Colette's Blog

Too Much of a Good Thing?

November 20, 2014

If you’ve spent any time on the Community forums, you’ll see that there are a lot of discussions about helping newcomers make sure they are eating enough when just starting Atkins. But what about the individual who finds themselves eating too much. There is also a common misperception that as long as the food you’re eating is considered low-carb; that you can eat as much as you want. Unfortunately, this is not true. Eating too much of anything will eventually cause you to gain weight. Let’s take a little quiz to see if you fall into this category:

Do you have trouble putting down your fork?

Do you eat what’s left on your kids’ plates, simply because it’s there?

Do you sometimes munch mindlessly when you’re sad or stressed out?

Do you often consume all your carbs for the day in one meal and then lose control of what you’re putting in your mouth a couple hours later?

Do you eat lightly during the day and feel ravenous by dinner or before bedtime?

Do you often skip meals, then overdo it at your next meal, simply because you’re so hungry?

If you answered “yes” to any of these questions, you’re no stranger to overeating. You could be eating exactly how you should on Atkins, but if you’re still eating too much, you are in danger of sabotaging your weight-loss efforts. If it makes you feel any better, you’re in good company—overeating is incredibly common; not surprisingly, it’s especially problematic among people who are trying to lose weight. It’s not an inherent sign of weakness, nor simply a matter of poor self-control. Usually it has to do with not being aware of what or how much you’re eating or snacking just because food is there. Many of us have lost touch with our hunger cues because we’ve been over consuming for many years. Plus, when your blood sugar is unstable because you have a history of overdoing it on carbs or eating erratically, your appetite—and your noshing—can spiral into overdrive, causing you to consume more than you need or intend to.

The good news is that you can begin to tune in to the fullness factor and put an end to overeating by being mindful about what and when you eat. If you consume regular meals (not going more than four to six hours without solid food), as the Atkins Nutritional ApproachTM advises, you’ll begin to stabilize your blood sugar, which will help you control your appetite. While you don’t typically measure protein and fat portions on Atkins (you do have to measure out portions of all carbs), especially during the weight-loss phases, the key is to eat until you are satisfied but not stuffed. How to tell the difference? When your belly is bloated, you’ve had too much. Feeling satisfied means your hunger has been pacified, or brought under control, and you could easily stop eating. You feel like you’ve had a sufficient amount to eat, but you’re not truly full. Here are some strategies to help you overcome overeating:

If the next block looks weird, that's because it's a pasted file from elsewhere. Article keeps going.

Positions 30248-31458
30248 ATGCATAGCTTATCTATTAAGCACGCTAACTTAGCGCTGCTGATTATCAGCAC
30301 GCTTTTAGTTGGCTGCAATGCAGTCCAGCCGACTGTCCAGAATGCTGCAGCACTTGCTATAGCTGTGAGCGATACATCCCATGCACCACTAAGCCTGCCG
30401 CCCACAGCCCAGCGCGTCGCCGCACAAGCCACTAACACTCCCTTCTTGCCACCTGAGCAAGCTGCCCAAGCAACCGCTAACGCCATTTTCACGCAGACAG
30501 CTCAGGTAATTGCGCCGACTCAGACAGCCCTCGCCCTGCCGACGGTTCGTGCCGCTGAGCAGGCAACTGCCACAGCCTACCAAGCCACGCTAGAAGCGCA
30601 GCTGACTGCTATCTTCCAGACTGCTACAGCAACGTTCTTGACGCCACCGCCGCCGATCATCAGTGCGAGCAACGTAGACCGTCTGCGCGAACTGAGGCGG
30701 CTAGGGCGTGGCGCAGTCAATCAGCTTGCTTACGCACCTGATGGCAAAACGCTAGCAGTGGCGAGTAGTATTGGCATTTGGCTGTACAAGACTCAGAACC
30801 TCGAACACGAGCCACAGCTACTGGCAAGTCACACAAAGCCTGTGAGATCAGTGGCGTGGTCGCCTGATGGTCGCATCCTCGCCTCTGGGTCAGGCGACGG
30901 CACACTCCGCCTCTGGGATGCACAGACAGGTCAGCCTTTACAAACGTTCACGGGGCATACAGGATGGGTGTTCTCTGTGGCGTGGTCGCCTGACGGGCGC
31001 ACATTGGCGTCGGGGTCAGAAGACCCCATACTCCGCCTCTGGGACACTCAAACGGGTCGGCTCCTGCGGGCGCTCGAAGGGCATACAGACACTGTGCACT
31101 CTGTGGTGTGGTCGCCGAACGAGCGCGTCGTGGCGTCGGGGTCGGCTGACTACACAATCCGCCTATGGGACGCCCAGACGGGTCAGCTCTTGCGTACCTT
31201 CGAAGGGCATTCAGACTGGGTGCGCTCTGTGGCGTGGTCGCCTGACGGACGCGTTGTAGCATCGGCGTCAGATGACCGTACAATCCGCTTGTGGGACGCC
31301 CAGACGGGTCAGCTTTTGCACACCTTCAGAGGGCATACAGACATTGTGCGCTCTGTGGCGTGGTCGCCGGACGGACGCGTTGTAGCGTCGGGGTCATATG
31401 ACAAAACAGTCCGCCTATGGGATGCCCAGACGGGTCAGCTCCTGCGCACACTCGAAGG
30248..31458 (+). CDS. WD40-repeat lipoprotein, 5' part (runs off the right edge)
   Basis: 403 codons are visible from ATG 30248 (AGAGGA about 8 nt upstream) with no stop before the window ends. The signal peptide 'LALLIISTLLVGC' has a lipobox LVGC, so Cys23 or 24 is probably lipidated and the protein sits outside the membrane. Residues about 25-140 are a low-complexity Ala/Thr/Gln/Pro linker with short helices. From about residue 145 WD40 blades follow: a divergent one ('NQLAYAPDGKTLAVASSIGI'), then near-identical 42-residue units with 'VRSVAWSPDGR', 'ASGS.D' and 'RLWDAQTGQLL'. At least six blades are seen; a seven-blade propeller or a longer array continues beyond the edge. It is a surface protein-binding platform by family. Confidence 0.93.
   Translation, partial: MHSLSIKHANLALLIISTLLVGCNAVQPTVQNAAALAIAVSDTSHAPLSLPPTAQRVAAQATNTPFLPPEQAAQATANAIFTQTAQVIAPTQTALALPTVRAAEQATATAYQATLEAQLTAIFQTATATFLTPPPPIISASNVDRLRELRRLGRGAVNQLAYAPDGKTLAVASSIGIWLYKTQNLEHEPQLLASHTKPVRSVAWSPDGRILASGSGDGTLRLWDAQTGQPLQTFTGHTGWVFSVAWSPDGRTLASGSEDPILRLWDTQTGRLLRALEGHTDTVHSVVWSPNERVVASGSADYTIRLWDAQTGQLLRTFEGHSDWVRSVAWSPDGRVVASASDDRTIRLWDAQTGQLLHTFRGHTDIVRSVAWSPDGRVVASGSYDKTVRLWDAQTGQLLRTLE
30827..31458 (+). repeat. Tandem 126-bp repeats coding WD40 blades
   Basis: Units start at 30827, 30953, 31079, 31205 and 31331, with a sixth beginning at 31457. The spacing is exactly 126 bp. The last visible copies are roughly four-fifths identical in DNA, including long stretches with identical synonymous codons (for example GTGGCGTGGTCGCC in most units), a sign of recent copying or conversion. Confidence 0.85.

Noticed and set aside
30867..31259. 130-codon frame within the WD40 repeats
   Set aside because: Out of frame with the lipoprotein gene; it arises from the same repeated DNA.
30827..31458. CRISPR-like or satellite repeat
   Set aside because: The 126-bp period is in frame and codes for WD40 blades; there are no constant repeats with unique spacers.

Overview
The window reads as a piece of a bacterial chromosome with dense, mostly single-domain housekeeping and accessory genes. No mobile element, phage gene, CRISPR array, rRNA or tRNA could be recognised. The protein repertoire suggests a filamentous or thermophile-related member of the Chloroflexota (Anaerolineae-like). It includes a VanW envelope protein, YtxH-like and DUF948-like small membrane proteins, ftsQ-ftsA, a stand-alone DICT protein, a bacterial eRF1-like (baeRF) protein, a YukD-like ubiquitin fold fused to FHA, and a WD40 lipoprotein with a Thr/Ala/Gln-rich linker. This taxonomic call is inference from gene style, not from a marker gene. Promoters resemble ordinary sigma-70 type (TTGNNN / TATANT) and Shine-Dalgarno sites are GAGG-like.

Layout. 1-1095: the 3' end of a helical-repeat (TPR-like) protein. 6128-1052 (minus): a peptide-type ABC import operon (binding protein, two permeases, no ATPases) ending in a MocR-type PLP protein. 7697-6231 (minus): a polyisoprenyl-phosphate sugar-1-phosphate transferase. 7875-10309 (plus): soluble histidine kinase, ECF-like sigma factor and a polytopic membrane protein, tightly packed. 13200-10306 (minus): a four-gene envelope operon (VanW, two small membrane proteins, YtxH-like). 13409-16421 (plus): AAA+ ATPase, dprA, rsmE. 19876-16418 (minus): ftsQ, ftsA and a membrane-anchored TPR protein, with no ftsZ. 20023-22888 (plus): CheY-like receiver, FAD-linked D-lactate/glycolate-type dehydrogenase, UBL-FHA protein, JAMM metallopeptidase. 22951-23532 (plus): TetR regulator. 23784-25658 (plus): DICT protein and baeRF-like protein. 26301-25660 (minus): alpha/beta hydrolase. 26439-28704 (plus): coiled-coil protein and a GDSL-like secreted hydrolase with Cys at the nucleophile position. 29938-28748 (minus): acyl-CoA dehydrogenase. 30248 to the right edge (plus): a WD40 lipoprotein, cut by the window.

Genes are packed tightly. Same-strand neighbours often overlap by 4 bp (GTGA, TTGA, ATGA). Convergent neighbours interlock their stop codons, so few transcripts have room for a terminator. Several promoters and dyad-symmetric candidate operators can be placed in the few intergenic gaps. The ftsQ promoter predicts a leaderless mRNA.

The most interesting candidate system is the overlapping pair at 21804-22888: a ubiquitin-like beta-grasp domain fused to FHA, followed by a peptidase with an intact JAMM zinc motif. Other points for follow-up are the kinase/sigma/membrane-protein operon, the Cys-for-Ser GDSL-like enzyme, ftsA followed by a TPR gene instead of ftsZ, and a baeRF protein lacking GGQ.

• Don’t forget to snack. Snacking is a smart weight-loss strategy, especially when you’re getting started on a weight-loss plan. Eating smaller meals more frequently keeps you from getting too hungry, and it keeps you focused on your goal.
  • Change is good. Boredom is your worst enemy when you’re trying to revamp your eating habits. Make sure you’re eating a variety of Atkins-friendly foods, and take some time to plan your meals for each week. Experiment with different recipes and foods. You can also visit for some delicious, Atkins-friendly recipes.
  • Stay away from trigger foods. You know which foods those are; the ones you turn to in weak moments. Whether it’s ice cream, donuts or French fries, pizza or chips, make sure you don’t keep these trigger foods in your house, and plan ahead if you know you’re heading into a situation where you may encounter them.
  • Make your food count. Eating nutrient-dense foods will help you meet your nutritional needs, which will help control your appetite as well.
  • Protein power. Try to have some protein with every meal, whether it comes in the form of piece of cheese, a handful of almonds, a couple slices of ham, or a chicken breast or piece of steak.
  • Eat your veggies. Vegetables are a good source of fiber, which will also help fill you up. Plus they have disease-fighting antioxidants and vitamins.
  • Fat is your friend. Fat is an important component of Atkins. It will also help satisfy your appetite, and adds flavor to your meals. Add some sliced avocado to your salads, slather some cream cheese on a piece of celery, and mix up a homemade vinaigrette with olive oil and balsamic vinegar. You do need to avoid trans fats and partially hydrogenated and hydrogenated fats, though.
  • Keep a journal. Record all your meals and make notes on favorite recipes or foods. Jot down your thoughts and feelings, plus your level of hunger between, before and after meals. This should help you learn how much to eat to stay satisfied, but not stuffed, and also may provide some insight into situations where you might feel compelled to eat for reasons other than hunger, such as boredom or stress.

Weight loss should not mean deprivation, but part of the process includes breaking bad habits and learning new, healthy habits that will stick with you for a lifetime. You’re taking good care of yourself, and the results will be fantastic!

Share And Share Alike

What are your strategies for staying satisfied but not stuffed after a meal? I’d love to hear! Please share your thoughts with the Atkins Community and also let me know what you’d like to hear about in the future.

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